In the aftermath of the First World War, European cities witnessed a massive expansion of producer cooperatives in the building sector. These cooperatives aimed to not only improve urban housing, but also democratize the construction industries and society more broadly. Local cooperatives quickly merged into large national associations that promoted models of collective decision-making and shared ownership. By the early 1920s, pan-European federations had started to distribute information and organize exchange between construction cooperatives that stretched the entire continent. Despite their rapid growth and initial success, however, the construction cooperatives of interwar Europe have been virtually forgotten. This research project offers the first comprehensive analysis of this truly transnational movement. Focusing on England, Germany, and Spain, the project explores how organized labor struggled for economic democracy and greater participation at work.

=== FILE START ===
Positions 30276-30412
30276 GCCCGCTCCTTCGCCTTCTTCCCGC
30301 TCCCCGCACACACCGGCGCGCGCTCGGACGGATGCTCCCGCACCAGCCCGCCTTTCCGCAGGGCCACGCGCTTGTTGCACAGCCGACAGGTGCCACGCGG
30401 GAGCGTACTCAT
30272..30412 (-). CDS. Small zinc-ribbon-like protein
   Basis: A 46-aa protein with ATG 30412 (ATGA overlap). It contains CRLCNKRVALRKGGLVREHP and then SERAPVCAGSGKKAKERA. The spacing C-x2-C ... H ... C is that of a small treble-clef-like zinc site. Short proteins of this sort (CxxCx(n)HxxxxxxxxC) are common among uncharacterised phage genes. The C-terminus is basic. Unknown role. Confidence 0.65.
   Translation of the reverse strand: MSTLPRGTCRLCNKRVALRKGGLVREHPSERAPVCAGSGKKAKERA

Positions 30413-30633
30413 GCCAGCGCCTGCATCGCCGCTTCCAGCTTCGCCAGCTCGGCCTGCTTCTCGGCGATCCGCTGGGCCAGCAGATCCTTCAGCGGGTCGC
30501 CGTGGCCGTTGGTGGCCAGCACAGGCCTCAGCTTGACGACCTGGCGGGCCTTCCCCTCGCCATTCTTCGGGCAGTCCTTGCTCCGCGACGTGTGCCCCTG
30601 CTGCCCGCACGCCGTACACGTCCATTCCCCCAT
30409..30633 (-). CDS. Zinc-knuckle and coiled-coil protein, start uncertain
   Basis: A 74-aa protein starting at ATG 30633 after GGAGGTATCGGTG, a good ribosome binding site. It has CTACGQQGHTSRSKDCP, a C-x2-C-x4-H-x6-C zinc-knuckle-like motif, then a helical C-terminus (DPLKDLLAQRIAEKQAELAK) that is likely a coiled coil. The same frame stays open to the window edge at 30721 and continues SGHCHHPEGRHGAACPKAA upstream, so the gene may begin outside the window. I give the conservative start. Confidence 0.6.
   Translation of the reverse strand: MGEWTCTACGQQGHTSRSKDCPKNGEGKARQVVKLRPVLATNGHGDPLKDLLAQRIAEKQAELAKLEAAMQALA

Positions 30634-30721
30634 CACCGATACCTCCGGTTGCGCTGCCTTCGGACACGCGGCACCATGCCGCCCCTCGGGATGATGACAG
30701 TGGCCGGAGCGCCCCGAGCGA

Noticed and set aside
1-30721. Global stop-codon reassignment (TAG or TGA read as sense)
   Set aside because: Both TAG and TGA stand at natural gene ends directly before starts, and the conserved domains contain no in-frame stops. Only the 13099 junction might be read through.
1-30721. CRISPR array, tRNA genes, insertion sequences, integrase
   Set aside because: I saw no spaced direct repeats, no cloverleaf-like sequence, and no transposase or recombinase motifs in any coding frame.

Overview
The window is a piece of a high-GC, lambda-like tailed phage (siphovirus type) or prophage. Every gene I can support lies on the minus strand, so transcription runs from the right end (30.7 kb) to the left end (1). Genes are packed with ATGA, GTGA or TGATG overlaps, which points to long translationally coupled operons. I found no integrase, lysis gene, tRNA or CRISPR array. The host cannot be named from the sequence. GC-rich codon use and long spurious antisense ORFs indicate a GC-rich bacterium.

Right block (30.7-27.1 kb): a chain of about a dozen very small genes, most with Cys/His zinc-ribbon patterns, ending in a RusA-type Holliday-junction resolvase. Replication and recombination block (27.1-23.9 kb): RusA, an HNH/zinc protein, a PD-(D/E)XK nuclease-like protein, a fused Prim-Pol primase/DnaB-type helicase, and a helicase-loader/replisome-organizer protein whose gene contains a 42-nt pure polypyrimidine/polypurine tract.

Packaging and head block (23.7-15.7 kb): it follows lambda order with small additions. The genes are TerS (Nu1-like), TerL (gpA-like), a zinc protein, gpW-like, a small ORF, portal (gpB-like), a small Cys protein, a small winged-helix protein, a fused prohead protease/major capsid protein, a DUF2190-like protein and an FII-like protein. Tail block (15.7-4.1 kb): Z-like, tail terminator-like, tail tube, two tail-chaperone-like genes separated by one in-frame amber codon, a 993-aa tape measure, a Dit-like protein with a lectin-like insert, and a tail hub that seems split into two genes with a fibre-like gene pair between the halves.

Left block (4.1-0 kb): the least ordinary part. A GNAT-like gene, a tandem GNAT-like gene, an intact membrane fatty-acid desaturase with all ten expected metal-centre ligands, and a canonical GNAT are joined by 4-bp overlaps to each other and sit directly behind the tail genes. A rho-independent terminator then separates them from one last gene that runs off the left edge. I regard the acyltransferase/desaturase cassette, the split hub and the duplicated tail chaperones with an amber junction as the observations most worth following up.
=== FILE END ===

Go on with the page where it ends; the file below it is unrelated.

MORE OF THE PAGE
Philipp Reick is a historian interested in urban history, organized labor, and the transformation of work in modernity. Following his PhD at FU Berlin, he was a Postdoctoral Fellow in Jerusalem and Berlin. His publications have explored the roots of gentrification, the birth of urban movements, and the transnational exchange of utopian thought. While in Aarhus, one of his projects will focus on the digital analysis of historical city records.
Making it home: A transnational history of building cooperatives and urban housing in interwar Europe, 1919–1926
Area of research:
1 October 2020 - 30 September 2023